The debate in relation to the requisite criteria for invasive versus noninvasive disease in EMPSGC seems resolved. It is now accepted that similar to what occurs in solid papillary carcinoma of the breast, an expansile pattern of growth (even with loss of the myoepithelial rim reflecting a carcinoma with pushing invasion) should still be regarded as in situ disease because of the indolent behavior. Extracellular pools of mucin and/or infiltrating of tumor glands indicate progression to mucinous adenocarcinoma.13,14

A new feature of interest, namely, a multicentric cutaneous origin of the tumor, has emerged in the form of isolated reports of this phenomenon.15–19 In addition, the occasional concurrence of EMPSGC with an analogous tumor in the breast or with other extracutaneous hormonally sensitive neoplasms has raised the possibility of a biological susceptibility to the development of such neoplasms in some individuals.

Although endocrine mucin-producing sweat gland carcinoma is more common among elderly women, these neoplasms were interestingly more common among men in our cohort. A recent case series by Nakamura et al reported 4 cases of EMPSGC in men in an East Asian population, and rare individual case reports in men have been published.20,21

Multicentric tumors are rare. Reports of multicentric cutaneous EMPSGC and MC are summarized in Table 3. Furst et al15 described 2 distinct mucinous adenocarcinomas of the right lower eyelid and cheek. Bertagnoli et al16 and more recently Burris et al17 described bilateral mucinous carcinoma of the eyelid. Stiegler et al18 described multicentric primary mucinous carcinoma involving the left upper and lower eyelids as 3 distinct lesions. Jedrych et al22 reported a case of EMPSGC of the left lower eyelid and an invasive mucinous ductal carcinoma of the breast associated with a focal in situ component.22 More recently, Nishimoto et al reported a 71-year-old woman with 3 lesions on the face (right cheek, left cheek, and left upper eyelid)—2 EPMSGC and 1 invasive mucinous carcinoma. In addition, invasive ductal carcinoma of the breast was diagnosed simultaneously.19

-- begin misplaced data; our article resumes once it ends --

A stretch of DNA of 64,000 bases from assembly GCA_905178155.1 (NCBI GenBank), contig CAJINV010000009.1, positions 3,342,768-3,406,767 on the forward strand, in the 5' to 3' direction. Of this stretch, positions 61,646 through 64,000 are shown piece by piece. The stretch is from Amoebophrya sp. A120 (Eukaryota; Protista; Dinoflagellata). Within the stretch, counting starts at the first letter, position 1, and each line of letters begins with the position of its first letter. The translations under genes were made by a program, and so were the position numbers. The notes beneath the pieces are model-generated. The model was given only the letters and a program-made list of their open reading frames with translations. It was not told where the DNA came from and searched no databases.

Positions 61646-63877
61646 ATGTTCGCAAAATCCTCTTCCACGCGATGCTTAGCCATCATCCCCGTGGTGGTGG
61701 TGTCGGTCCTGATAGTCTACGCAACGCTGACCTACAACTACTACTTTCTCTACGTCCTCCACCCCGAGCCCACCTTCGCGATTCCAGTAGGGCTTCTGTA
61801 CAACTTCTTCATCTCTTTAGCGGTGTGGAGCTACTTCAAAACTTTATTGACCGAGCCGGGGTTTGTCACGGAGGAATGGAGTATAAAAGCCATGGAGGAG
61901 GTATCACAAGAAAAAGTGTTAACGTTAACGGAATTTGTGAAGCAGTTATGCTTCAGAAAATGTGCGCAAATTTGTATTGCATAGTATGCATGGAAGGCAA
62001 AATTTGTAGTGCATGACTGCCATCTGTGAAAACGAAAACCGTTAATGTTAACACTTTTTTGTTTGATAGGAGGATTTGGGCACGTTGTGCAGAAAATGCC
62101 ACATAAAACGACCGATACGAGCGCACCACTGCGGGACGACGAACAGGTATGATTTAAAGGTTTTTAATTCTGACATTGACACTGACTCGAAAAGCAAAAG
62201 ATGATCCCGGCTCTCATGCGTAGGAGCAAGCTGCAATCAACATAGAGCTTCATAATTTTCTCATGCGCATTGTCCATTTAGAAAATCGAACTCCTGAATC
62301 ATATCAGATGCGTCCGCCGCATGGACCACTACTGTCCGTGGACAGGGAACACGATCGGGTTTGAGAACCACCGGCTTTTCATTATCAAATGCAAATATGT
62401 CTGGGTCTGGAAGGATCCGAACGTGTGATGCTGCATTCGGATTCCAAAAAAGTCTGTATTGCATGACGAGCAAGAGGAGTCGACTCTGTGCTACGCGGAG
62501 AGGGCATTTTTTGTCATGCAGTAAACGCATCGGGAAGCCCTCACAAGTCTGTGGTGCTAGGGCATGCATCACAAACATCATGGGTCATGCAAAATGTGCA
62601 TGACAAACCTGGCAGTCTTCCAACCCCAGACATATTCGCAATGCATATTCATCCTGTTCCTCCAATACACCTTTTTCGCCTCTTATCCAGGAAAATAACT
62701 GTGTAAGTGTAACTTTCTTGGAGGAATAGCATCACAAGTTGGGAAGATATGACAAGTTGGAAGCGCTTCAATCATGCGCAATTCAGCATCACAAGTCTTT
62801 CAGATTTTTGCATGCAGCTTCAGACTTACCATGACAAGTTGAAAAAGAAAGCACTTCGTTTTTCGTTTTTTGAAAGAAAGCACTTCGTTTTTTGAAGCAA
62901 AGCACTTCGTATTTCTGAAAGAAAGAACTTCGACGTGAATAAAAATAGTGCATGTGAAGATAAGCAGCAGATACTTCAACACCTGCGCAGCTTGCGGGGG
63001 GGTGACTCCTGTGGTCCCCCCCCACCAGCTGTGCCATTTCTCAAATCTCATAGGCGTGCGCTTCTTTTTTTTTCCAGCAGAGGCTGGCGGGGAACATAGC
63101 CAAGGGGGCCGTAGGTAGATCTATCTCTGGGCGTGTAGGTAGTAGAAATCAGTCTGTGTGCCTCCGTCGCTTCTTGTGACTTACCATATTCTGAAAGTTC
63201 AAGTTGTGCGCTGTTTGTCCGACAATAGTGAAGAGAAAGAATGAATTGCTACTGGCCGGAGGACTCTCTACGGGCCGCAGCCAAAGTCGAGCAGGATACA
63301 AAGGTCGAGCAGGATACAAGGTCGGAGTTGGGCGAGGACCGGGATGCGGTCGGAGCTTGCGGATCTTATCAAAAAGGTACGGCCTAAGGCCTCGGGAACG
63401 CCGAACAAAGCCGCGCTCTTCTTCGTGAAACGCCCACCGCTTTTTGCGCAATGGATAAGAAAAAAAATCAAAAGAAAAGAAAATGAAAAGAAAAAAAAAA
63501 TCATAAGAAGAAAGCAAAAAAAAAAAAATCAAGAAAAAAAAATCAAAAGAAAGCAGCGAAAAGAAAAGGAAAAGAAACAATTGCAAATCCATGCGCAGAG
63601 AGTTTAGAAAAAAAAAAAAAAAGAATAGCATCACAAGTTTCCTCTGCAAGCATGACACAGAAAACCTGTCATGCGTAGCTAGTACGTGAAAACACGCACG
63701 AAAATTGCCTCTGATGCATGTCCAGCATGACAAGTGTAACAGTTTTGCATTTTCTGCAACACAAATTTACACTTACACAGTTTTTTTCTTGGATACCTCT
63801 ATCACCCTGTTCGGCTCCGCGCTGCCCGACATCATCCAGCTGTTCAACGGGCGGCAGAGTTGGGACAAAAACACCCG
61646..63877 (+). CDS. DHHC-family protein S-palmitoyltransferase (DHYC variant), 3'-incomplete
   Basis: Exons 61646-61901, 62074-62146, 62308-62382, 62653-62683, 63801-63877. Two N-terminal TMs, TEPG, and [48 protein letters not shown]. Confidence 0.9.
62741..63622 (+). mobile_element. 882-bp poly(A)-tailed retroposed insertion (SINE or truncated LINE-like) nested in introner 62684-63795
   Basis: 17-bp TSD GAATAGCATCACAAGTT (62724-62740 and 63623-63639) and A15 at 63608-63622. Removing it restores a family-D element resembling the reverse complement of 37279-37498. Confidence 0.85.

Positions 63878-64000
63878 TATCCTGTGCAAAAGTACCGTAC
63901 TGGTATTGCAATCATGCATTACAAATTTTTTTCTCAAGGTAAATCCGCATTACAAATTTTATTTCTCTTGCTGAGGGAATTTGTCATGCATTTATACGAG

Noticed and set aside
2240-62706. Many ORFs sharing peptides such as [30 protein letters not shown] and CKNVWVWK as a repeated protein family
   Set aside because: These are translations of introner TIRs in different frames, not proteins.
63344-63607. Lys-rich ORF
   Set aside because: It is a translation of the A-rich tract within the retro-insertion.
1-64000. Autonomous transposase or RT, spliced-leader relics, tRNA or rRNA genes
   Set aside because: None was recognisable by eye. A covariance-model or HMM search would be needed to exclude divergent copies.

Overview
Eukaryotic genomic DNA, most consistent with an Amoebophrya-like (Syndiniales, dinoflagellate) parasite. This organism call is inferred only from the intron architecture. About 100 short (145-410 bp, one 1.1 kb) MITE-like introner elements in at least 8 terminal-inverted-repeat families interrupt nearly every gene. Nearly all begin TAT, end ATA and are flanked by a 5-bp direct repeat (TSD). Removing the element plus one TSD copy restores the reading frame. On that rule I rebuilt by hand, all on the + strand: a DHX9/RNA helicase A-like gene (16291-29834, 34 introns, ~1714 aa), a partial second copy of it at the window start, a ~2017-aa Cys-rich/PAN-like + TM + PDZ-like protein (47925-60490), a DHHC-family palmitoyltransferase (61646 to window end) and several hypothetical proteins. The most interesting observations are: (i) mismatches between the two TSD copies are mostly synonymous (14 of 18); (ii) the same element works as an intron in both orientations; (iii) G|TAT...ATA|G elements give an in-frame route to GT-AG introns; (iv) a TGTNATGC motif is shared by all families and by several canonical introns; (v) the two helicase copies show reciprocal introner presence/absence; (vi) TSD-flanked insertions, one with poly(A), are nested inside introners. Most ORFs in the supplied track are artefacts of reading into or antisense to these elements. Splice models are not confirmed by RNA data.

TABLE 3. - Reports of Multicentric Cutaneous EMPSGC and Primary Mucinous Carcinoma
Studies Published EMPSGC/Mucinous Carcinoma Gender Age Location Associated Noncutaneous Tumors
Furst et al15 Multicentric primary MC Female 70 Right eyelid and cheek None
Bertagnoli et al16 Bilateral primary MC Female 55 Right and left lower eyelids None
Burris et al17 Bilateral primary MC Female 71 Right and left upper eyelids None
Stiegler et al18 Primary multicentric MC Female 68 Left upper and lower eyelids None
Jedrych et al22 EMPSGC Female 75 Left lower eyelid Mucinous carcinoma breast
Nishimoto et al19 Multicentric EMPSGC and MC Female 71 Left cheek, right cheek, and left upper eyelid Invasive ductal carcinoma of the breast uterine cancer; details unavailable